Washoe County is one step closer to finding a more permanent solution to prevent future flood issues in the North Valleys. This could possibly include money for residents whose homes were most affected by last winter's floods. 

This comes after Tuesday's Washoe County Commissioner's meeting, where the board gave county staff the green light to go full steam ahead looking for a permanent flood mitigation plan.

However, developing and implementing that plan could cost up to $600,000. While that price may seem steep, it's important to realize the county has already spent $70,000 per month maintaining temporary flood measures already in place, like the HESCO barrier. That adds up to about $4.5 million to date.

Dwayne Smith, Washoe County Director of Engineering and Capital Projects, says the mitigation plan is a necessary expense--noting that staff cannot go forward without a solid plan of action. Smith also says they are currently working with the community to find potential funding sources for the plan. 

The county is in the process of applying for federal relief. If they receive a FEMA grant, it would help to reimburse some of those costs. This would also allow them to purchase ten homes damaged by the floods--giving that money to the affected homeowners and designating those properties as permanent open space to avoid similar issues in the future.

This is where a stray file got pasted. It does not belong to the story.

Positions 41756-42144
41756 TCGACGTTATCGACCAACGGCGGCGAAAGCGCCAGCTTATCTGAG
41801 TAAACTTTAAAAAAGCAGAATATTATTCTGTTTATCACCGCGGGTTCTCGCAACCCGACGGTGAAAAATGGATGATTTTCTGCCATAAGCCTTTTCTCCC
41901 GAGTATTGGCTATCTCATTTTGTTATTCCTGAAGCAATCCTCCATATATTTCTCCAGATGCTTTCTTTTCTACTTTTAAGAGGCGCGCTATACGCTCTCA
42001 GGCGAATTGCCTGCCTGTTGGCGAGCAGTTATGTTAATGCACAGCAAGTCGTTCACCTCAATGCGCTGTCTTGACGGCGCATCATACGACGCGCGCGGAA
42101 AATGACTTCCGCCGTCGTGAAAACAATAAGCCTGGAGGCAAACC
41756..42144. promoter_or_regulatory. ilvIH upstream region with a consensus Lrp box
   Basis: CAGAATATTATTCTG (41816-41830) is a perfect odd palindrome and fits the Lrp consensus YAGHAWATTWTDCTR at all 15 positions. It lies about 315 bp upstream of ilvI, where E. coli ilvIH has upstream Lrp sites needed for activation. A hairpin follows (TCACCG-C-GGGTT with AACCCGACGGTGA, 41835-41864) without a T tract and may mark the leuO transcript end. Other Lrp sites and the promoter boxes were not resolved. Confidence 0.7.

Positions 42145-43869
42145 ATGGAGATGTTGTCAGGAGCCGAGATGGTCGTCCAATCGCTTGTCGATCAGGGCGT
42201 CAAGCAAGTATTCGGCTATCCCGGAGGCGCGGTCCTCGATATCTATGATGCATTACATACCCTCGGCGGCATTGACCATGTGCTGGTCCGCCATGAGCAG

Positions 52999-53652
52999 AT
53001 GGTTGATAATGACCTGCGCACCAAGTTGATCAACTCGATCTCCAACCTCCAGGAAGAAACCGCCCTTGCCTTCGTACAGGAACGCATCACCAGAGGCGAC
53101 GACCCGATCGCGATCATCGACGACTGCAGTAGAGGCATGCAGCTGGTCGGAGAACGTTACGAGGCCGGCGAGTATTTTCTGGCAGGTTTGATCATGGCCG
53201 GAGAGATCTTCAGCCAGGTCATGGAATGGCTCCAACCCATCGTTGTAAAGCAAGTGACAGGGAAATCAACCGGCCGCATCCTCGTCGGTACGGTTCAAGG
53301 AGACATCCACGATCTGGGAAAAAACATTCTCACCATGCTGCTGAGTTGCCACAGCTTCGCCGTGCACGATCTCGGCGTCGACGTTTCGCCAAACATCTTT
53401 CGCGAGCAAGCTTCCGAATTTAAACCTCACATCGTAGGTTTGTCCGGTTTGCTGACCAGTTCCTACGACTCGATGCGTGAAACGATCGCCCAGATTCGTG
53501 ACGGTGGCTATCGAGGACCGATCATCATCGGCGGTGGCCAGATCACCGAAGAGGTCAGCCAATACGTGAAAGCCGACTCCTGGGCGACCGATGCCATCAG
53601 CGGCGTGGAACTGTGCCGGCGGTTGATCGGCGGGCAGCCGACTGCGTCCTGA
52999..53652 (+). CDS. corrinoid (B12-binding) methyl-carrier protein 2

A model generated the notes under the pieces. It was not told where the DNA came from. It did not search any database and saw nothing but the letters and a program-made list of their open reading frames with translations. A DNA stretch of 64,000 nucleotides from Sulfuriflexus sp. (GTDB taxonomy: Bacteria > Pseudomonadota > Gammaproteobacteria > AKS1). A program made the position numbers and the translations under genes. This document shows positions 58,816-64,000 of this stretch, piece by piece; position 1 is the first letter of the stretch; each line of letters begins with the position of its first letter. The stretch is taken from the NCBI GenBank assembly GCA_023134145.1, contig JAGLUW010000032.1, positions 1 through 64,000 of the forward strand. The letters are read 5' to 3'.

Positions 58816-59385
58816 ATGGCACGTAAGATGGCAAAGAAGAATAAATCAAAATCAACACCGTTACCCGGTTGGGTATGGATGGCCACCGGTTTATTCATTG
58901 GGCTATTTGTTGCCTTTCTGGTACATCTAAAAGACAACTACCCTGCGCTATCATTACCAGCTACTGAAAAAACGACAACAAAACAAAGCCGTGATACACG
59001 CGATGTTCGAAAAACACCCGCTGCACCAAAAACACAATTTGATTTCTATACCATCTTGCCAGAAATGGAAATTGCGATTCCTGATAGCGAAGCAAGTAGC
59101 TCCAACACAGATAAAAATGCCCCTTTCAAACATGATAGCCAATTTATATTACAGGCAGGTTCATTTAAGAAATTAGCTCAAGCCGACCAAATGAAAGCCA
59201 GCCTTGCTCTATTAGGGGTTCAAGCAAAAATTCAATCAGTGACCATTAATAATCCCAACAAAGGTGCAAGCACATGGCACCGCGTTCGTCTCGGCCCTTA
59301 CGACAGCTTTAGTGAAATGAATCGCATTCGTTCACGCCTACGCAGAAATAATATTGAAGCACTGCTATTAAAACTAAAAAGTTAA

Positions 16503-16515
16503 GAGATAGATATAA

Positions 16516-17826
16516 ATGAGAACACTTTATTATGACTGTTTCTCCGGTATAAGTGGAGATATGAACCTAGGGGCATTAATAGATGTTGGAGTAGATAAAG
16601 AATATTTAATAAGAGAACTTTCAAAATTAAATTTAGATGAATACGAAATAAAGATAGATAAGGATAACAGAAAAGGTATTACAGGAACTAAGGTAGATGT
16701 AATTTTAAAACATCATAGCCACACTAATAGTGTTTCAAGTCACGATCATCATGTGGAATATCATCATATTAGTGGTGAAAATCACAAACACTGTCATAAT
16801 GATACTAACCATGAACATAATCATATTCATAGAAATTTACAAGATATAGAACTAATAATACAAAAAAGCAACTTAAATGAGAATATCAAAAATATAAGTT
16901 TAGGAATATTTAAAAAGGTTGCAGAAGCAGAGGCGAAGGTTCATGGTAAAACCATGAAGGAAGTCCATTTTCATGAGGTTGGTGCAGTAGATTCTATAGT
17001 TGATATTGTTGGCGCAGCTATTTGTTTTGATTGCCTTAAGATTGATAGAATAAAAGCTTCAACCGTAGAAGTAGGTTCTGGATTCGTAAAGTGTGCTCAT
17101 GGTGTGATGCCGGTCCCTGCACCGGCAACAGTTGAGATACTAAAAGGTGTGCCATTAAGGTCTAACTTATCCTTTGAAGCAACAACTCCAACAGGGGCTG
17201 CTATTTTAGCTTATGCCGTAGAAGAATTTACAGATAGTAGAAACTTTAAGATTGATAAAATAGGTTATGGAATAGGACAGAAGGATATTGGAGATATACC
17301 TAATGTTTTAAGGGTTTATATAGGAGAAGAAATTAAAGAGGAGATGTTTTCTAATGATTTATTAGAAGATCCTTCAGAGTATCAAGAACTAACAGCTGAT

One Lemmon Valley resident we spoke with, Lisa Maewoods, says she thinks the mitigation efforts are necessary, but she's also concerned about her horses in her backyard--which turned into nothing but mud during the last flooding.

Her concerns are with good reason, though, as Smith adds the county anticipates lake levels to return this upcoming fall and winter season.

Fortunately, the temporary solutions, like the HESCO barrier and water pumps, will remain in place throughout the upcoming season, until the ongoing mitigation efforts are solidified.

For more information about these efforts, as well as the full agenda for the commissioner's meeting, click here